This year, we would like your shiny two if you are out there in parts of North America where you see players in development regularly enough to know them well.

Every year at SZ, for the last six, we have put out the MLN FAB50 Baseball rankings of the top fifty players on the fast track to the majors or on the block for a deal, and the Ones2Watch companion list of players who are lower down in the farm but developing well and beginning to make their move.

Repeatedly we have kicked BA's sorry beauty contest because we don't have to kiss a lot of butts over at MLB. BA rankings get used to make deals, and they have to rank players largely by tool sets, just like the clubs' clipboard literati

The FAB50 goes beyond that by putting some reality into the process.  We look at the depth chart. Who is green capped by a big-dollar player with a long contract covering the position? Who has an opportunity to move on a trade?  How does the draft alter the landscape for a particular player in his organization.

We do this mid-season, rather than at the start, because we have solid track records and the June Draft to work with, along with the many hours that we spend talking to scouts, farm directors, coaches, managers, and now, you.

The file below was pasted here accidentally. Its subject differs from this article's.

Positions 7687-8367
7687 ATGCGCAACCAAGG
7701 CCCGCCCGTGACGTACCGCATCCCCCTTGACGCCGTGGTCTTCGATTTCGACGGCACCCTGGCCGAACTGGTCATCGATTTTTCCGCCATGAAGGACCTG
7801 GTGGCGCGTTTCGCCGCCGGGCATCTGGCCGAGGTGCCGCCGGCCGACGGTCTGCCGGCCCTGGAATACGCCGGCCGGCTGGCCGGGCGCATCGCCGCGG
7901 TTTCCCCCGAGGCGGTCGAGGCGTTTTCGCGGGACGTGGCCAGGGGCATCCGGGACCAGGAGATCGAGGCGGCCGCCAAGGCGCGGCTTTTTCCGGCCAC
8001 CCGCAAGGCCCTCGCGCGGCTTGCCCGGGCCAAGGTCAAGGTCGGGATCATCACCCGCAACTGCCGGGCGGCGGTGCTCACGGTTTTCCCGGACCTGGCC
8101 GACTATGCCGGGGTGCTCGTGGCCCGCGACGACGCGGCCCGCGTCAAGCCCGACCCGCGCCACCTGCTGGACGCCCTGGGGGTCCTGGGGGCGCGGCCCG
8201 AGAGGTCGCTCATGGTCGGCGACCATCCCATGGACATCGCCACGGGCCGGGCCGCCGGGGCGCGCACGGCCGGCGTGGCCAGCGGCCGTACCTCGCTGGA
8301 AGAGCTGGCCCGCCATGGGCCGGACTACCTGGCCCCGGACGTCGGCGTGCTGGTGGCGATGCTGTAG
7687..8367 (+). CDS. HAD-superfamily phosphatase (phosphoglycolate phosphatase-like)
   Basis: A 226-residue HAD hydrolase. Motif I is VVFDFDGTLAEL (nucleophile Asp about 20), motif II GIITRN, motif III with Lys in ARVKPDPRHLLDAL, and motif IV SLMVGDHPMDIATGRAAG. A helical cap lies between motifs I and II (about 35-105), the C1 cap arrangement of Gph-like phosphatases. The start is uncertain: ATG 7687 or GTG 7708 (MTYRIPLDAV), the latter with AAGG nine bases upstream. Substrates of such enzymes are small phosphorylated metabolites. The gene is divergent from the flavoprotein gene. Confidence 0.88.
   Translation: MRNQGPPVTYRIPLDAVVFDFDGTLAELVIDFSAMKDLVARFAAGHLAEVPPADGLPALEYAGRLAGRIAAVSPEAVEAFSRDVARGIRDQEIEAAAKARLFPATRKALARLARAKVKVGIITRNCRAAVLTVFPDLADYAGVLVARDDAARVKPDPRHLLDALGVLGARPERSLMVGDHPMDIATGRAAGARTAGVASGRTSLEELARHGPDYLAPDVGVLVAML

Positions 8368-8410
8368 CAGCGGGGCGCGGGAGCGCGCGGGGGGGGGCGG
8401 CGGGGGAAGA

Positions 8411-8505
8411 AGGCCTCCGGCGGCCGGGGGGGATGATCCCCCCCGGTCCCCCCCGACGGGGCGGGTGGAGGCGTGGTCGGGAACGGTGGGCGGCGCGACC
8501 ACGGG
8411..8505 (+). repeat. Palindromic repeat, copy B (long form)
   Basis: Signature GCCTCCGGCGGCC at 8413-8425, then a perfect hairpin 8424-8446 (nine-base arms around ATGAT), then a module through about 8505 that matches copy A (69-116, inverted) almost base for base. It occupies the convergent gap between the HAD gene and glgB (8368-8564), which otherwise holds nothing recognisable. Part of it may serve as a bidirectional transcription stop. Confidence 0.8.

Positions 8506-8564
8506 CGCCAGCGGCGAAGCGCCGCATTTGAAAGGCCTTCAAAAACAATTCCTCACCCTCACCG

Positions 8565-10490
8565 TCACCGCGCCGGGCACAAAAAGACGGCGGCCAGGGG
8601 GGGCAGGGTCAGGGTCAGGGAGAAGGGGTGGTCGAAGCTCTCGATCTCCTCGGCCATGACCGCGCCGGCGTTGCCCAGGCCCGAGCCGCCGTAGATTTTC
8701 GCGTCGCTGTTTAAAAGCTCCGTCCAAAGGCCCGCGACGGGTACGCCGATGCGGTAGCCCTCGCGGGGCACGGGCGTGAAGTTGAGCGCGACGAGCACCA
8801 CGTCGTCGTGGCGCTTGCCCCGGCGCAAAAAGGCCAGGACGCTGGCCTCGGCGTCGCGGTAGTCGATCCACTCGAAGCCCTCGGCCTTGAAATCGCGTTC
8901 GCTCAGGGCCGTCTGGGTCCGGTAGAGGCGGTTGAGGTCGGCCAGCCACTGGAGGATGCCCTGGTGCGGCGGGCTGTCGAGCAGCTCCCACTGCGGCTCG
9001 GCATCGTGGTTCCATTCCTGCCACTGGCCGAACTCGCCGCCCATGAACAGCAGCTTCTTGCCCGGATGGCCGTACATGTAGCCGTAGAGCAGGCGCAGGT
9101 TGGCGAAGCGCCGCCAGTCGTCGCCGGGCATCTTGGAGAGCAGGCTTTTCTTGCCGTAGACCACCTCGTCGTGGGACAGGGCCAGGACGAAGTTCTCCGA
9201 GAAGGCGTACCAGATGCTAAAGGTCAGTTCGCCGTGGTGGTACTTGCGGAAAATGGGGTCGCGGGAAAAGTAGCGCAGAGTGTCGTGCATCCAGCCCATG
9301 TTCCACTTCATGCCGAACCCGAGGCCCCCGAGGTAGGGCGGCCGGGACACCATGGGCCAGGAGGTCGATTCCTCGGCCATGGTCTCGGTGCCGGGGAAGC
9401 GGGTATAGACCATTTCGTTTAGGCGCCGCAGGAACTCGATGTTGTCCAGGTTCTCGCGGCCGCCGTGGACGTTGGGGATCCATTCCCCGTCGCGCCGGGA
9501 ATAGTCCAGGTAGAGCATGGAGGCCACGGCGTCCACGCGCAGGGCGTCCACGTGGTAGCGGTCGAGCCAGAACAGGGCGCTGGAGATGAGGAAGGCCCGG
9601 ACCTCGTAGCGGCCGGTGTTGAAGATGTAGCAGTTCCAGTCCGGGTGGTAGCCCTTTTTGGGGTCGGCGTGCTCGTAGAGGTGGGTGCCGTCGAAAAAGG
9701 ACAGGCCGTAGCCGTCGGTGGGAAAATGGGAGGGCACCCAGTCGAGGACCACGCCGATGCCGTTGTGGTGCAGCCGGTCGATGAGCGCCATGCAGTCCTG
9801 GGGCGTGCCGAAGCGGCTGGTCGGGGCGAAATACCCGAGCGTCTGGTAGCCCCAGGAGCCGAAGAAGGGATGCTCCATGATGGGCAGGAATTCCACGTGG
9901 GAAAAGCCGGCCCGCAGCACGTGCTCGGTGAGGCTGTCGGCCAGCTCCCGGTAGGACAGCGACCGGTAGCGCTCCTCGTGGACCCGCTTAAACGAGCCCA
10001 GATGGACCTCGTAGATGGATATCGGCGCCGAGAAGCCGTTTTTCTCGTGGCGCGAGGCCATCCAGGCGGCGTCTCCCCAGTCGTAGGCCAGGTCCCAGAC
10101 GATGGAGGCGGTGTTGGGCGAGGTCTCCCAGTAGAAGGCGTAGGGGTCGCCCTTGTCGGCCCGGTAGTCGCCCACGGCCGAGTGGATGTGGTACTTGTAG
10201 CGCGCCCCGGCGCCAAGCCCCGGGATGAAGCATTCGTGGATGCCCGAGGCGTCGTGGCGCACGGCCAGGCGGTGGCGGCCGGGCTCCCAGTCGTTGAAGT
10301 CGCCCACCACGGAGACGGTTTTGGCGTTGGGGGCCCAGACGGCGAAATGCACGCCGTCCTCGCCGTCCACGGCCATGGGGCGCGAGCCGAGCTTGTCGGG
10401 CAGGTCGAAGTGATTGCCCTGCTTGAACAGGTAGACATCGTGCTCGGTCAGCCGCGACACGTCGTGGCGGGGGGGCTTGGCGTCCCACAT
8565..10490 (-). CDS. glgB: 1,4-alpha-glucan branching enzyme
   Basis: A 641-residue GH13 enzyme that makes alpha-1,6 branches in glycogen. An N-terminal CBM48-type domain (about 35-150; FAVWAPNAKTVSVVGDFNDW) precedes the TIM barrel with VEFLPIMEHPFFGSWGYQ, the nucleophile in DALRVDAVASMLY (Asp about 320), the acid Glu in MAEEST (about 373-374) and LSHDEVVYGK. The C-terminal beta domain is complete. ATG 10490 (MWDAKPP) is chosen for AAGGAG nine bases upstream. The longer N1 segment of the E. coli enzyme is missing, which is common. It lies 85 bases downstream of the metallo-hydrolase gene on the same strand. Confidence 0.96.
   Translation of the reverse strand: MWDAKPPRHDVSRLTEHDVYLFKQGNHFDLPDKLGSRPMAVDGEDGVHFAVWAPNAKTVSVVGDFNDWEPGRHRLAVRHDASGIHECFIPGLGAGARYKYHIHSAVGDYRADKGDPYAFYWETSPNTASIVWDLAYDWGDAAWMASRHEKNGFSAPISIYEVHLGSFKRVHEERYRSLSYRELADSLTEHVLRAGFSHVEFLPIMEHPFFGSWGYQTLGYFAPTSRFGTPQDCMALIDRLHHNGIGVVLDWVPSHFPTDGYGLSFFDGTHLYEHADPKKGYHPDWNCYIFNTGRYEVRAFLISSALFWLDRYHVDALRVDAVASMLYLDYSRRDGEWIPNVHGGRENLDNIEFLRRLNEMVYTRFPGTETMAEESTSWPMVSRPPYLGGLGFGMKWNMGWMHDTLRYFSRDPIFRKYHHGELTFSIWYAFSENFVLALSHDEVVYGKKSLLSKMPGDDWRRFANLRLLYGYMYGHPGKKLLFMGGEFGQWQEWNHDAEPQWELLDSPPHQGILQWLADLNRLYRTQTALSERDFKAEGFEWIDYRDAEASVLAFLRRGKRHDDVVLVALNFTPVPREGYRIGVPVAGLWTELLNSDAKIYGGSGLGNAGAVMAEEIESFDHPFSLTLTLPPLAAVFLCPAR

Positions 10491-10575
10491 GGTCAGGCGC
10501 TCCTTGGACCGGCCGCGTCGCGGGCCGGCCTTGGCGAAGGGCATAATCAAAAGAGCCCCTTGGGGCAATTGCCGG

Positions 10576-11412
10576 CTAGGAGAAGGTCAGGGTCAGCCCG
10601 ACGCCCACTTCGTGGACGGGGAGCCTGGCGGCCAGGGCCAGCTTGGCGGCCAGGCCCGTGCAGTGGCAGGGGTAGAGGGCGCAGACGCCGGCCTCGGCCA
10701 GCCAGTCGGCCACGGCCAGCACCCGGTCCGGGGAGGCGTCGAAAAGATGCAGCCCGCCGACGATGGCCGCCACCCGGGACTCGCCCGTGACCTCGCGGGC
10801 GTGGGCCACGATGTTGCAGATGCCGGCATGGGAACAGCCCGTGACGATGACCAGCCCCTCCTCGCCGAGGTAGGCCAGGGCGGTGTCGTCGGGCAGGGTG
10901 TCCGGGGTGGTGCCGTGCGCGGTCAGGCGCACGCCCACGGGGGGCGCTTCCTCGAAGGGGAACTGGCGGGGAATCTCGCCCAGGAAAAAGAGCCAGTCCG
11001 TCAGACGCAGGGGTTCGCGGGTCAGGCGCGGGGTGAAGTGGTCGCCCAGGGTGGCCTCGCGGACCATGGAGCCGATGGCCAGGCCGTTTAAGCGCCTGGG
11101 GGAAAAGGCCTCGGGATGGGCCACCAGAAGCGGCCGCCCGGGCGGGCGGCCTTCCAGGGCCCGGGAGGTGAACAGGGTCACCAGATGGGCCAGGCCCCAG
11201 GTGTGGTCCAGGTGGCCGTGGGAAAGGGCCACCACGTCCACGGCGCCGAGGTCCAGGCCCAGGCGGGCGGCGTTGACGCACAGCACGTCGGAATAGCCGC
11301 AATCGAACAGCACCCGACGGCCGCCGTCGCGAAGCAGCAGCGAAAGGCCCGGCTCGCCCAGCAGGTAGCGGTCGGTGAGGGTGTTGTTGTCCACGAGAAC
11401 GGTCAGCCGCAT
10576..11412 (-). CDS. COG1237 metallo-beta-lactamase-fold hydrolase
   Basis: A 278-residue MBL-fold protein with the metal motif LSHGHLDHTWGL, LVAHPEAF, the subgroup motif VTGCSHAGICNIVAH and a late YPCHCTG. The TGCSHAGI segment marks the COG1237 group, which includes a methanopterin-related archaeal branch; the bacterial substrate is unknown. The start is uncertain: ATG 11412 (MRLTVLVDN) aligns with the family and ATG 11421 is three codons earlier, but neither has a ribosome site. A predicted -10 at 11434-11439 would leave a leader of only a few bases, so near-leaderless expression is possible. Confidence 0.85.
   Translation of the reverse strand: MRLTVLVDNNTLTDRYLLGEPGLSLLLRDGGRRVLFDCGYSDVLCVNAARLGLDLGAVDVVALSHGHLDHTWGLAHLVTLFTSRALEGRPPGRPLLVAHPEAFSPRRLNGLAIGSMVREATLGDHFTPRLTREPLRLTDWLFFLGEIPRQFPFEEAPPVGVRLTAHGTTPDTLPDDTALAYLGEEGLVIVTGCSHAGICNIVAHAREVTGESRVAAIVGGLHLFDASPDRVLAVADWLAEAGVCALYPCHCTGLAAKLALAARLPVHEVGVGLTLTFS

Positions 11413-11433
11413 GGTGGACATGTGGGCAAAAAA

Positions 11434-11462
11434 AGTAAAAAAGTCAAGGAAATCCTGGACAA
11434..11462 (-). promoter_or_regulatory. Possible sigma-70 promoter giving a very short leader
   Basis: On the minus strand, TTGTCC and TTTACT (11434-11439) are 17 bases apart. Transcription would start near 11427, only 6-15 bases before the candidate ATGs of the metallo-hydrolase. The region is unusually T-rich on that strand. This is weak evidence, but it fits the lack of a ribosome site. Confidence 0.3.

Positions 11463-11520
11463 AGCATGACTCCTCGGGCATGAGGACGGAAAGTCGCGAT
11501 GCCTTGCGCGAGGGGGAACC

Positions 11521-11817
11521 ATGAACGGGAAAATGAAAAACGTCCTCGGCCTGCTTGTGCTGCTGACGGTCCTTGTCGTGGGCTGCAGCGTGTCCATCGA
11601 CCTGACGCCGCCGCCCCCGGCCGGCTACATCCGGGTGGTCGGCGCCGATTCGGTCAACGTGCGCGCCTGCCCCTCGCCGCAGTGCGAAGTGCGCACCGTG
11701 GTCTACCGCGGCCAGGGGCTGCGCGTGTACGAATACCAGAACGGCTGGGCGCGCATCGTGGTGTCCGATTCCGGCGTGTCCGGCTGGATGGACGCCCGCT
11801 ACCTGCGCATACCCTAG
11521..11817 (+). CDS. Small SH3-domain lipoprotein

There are times when fans can point out something about a player whom they see every day that the numbers, or our evals from Spring Training, or our own beating of the bushers doesn't turn up.

Who do you see that you think is on the move?  To nominate them, remember a couple of things:

  1. Disabuse yourself of the notion that they have to be the best players. In past years, BA number ones like Delmon Young sat on the farm with issues while guys like Ian Kinsler, whom many  fans thought was a bum, went into the majors and stayed there.  The FAB50 is about making it to the show. Great tools are nice, but reasonable tools and the opportunity to advance still work;
  2. The high-dollar club may not be the place with the player on the move. The Yankees promotion system for pitchers is good. For position players it is nearly non-existent. Playing for Milwaukee, Pittsburgh or Florida, though, opens up lots of possibilities. In the middle the Boston Red Sox deliver both high-dollar and farm talent in a blend that keeps rings on their fingers;
  3. Exception or Rule - Jim Thome would have seemed to be a player that could hold his position. Ryan Howard, though, was that good, and send Thome packing. If you think that a minor league player is good enough to unseat a green cap player, then talk them up!

Thank you for your help!

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